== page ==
Ultimately though, in my opinion, the BBC should be seeking to get content from the public and then act as a “store and forward” publisher, along with contributing some of its own content into a Digital Commons. Imagine if the BBC gave you the tools to publish your data/content wherever you wanted to from a central location. You could upload your images/video/text/audio to a space the BBC provided for you as part of your “digital licence” fee and once there you could have a suite of tools available which would allow you to publish that content to any other platform. Part of the job of the tool would be to pass the content through a BBC stamping procedure – which would allow for the content to be tracked across the Internet. This would let the BBC maintain quality control and manage any legal issues. Maintaining an area as a Digital Commons would mean that anyone wishing to play with BBC content could do so quite easily with the full knowledge that any content the BBC placed in a Digital Commons was public domain – a digital public service!

Directly, in his post he asks two questions deriving from two meetings he had. I’ve posted a comment on his site answering these:

“Why should the BBC let anyone use its brands or assets for nothing?”
Once content goes digital then people using your assets for “nothing” is an issue you have to confront. Your content is beyond your control when it is in a digital state – but if the purpose of broadcasting that content, in the first place, is to build a relationship with your audience and provide a public service, then these functions are still within your control – you just have to see people using your assets as being a good thing and a way of building relationships with your audience and a public service. The key thing to focus on is that this is about your content going digital. It’s not about being on the Internet – the Internet is just another distribution channel. On the brand issue – anyone using your brand without permission is seeking to subvert your efforts to build relationships and is “poisoning the well” – your brand is important and to be defended.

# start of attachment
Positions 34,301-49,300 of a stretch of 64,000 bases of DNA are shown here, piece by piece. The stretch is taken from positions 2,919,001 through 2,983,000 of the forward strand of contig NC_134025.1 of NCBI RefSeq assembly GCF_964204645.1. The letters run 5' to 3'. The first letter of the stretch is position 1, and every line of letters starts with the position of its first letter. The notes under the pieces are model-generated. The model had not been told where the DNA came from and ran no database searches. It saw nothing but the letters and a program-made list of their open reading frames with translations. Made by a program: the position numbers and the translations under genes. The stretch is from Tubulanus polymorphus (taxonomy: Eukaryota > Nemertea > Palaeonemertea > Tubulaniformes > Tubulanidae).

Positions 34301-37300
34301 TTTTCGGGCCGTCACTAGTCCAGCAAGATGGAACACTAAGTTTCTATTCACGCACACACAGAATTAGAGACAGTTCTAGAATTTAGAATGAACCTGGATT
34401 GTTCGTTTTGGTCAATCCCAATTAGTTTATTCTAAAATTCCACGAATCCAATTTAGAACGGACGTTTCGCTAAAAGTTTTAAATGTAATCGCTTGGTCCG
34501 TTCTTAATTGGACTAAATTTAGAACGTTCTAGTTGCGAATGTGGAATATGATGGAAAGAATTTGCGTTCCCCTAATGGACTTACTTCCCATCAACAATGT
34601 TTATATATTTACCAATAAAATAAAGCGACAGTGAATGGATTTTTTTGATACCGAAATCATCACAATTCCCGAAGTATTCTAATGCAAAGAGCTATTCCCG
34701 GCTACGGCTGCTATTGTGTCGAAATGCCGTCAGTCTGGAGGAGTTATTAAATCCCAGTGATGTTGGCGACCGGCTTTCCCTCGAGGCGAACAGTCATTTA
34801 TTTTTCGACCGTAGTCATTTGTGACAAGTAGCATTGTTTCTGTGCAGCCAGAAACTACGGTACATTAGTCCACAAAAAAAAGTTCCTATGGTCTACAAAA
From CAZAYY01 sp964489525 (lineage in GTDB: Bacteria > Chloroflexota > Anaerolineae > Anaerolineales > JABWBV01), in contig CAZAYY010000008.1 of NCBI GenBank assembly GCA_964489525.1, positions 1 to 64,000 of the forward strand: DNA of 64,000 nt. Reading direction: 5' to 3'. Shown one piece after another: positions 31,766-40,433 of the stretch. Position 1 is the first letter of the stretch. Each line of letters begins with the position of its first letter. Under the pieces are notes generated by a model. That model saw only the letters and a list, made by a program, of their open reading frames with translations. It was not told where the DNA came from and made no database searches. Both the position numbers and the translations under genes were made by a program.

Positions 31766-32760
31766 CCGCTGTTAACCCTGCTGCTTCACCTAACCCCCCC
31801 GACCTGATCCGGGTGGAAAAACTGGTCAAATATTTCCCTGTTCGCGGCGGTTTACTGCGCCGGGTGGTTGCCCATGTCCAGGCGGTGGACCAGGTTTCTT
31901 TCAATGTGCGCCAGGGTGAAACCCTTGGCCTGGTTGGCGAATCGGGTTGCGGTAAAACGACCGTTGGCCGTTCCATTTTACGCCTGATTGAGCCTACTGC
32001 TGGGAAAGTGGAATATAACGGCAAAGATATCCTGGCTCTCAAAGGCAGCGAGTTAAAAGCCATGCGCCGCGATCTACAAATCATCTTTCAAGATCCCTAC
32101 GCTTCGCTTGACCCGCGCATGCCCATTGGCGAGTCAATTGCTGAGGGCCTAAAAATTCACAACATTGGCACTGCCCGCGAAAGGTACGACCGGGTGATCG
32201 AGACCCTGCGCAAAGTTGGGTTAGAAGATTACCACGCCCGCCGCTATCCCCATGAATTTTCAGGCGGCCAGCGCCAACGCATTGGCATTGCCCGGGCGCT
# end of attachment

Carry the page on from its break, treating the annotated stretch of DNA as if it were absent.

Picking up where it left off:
“He wants people to be able to come to the BBC and know instantly what assets they can take away and how they can play with them.”
It’s digital content – that’s how it works. The Internet is just the part of the broadcast chain with the lowest barrier to entry for production and distribution i.e. very few teenagers have their own broadcast studio with editing suite and terrestrial/satellite transmitter but quite a lot have a PC with a webcam and an Internet connection. Now if your content is being distributed digitally then it becomes part of the lingua franca of the Internet. The questions now are 1) How you maintain a link between the content and its source as it flows around this global network and 2) How do you build a relationship with this global audience?

Which leads us to your questions.

How are you going to do it?
The key is to maintain a link with the digital content and through that link build a relationship with the audience. Which is exactly the opportunity GlobalDMX.com seeks to exploit. I left the BBC to start up this company as there is a win-win scenario here for content producer and distributor if they can be facilitated in working together. The alternative is the music industry!

And how are you going to persuade the people with the power that it should be done?
This concept is something UK plc must adopt – strategically it’s the digital equivalent of the Silk Road and the nation state that adapts by taking over the trade from the pirates and legalising (taxing) the goods that flow along the distribution chain reaps the reward.

Ps Andy Burnham’s pronouncements are to be seen in the same light as French governments in terms of a three-strike policy. No one believes such a localised law would survive a European Court challenge – but it makes for good headlines!

So there you go – get out there and build relationships by digitizing your content with a view to maintaining a link with it as it travels across the network – and where you are building a community around this content put tools and processes in place which allow the provenance of it to be traceable.

My work is done here!